Saturday, July 26, 2008

The Serpent's Tale by Ariana Franklin

Those who read last year’s Mistress of the Art of Death, a forensic mystery set in 12th century Cambridge, England, will not be disappointed by this second installment in the series. These books are so much more than mere historical mysteries, which often contain jarring dialogue and anachronistic details. Our heroine is Vesuvia Adelia Rachel Ortese Aguilar (Adelia for short, thank goodness), raised by a Christian and a Jew in southern Italy and educated by Muslims to be a doctor – more specifically, to be a forensic pathologist.

Having been summoned by Henry II to England to solve some particularly ghastly child murders in Book 1, she has been commanded to stay in England in case he should need her, and need her he does – when his beloved mistress Rosamund Clifford is poisoned, Adelia must not only find the murderer but also prove that it was not Queen Eleanor – for if it was, another civil war might rip England apart.

Accompanied not only by her faithful companions Mansur (a Muslim who accompanied her from Italy) and plain-spoken old Gyltha, but also by her baby Allie (product of a love affair with a man who is now unfortunately Bishop of Saint Albans), Adelia reluctantly sets forth – and is instantly embroiled in intrigue, murder, and decaying corpses.

Adelia is a deliciously complex woman. Dedicated and scary-smart, she has spent most of her life focused on her science, and only since arriving in England has her heart begun to catch up to her brain. She is fond of but exasperated by England, with its gorgeous land and warm people, but with a most primitive way of thinking about many things - most frustratingly for Adelia, about women and their proper role in life. Adelia is bull-headed and has few social graces - she yells when embarrassed and her attire is a disgrace - but her intelligence and love of her work make her fascinating.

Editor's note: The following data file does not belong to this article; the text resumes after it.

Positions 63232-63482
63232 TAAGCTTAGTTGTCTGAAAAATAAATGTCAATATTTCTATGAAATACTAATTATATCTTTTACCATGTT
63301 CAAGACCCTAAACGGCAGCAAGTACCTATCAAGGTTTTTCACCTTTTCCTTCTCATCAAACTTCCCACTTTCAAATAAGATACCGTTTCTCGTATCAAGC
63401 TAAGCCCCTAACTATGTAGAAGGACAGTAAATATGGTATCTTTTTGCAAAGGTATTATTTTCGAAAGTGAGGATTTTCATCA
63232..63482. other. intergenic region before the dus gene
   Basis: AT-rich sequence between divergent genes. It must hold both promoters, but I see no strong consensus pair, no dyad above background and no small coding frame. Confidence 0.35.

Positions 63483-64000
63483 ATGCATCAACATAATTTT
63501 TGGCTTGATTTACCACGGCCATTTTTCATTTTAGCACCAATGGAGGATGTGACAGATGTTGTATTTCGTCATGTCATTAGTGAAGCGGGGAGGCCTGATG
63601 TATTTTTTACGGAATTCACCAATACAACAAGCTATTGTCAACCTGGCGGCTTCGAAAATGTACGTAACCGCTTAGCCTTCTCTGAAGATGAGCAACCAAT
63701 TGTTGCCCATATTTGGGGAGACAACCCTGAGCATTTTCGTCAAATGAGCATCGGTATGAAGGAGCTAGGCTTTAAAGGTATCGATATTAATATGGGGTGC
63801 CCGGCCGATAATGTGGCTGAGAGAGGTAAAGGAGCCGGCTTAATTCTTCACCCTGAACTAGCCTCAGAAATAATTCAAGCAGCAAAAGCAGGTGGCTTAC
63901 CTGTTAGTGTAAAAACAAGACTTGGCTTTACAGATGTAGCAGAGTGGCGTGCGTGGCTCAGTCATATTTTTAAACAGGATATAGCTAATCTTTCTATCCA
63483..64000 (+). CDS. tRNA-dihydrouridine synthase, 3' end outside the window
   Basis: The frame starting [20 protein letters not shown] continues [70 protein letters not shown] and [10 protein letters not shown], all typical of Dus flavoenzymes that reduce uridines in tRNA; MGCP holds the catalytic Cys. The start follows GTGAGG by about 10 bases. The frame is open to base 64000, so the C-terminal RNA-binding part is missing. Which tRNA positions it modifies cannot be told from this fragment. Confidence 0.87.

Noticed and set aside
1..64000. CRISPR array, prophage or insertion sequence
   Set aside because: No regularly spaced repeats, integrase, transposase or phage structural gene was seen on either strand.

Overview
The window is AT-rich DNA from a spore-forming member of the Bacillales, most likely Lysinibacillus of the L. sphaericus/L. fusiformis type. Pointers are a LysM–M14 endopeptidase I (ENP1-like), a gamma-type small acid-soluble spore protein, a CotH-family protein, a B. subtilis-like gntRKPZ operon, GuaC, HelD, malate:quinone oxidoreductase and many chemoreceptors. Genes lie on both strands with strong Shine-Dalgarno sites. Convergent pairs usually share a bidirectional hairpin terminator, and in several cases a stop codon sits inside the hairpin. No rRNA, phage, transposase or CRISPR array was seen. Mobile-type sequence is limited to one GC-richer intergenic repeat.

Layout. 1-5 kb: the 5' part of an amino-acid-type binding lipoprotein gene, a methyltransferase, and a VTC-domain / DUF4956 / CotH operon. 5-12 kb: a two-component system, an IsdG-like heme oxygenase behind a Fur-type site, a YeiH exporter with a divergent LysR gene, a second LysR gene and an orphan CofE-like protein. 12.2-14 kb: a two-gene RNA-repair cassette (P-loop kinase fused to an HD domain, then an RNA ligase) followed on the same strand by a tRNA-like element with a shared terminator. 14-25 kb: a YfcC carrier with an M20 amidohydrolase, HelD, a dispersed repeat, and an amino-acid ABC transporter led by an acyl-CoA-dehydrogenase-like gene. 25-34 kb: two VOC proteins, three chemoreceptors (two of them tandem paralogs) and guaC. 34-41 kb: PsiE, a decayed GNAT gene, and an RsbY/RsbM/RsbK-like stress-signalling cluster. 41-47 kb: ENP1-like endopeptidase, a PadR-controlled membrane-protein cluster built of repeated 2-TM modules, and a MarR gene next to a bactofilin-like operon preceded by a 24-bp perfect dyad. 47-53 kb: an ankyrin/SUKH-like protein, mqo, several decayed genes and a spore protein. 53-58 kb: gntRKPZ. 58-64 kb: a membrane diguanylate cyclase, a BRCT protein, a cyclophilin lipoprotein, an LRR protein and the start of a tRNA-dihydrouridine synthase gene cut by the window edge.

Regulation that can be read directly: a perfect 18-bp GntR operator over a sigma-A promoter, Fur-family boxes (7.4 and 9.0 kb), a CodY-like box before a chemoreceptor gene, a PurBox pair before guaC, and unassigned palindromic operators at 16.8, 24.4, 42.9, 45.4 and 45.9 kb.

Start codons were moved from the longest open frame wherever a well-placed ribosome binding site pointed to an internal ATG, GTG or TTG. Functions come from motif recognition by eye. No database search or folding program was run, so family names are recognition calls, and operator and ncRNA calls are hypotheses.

This book is not without flaws. Neither Gyltha nor Mansur are given much opportunity to become much more than stock characters, and baby Allie is practically a cardboard figure of a baby (although she does wet her clouts and need to be nursed). Less seriously, there isn’t much sense of the 12th century, although Ariana Franklin takes pains to explain in an afterword that several details that seem anachronistic are actually accurate. I suppose I prefer my Middle Ages as stinky and earthy as possible, but this is just a quibble; it’s pretty certain Henry II’s subjects didn’t think of themselves as either quaint or backwards. All in all, this is a well-balanced mixture of detective story and medieval saga, sure to satisfy fans of both genres.

No comments:

Post a Comment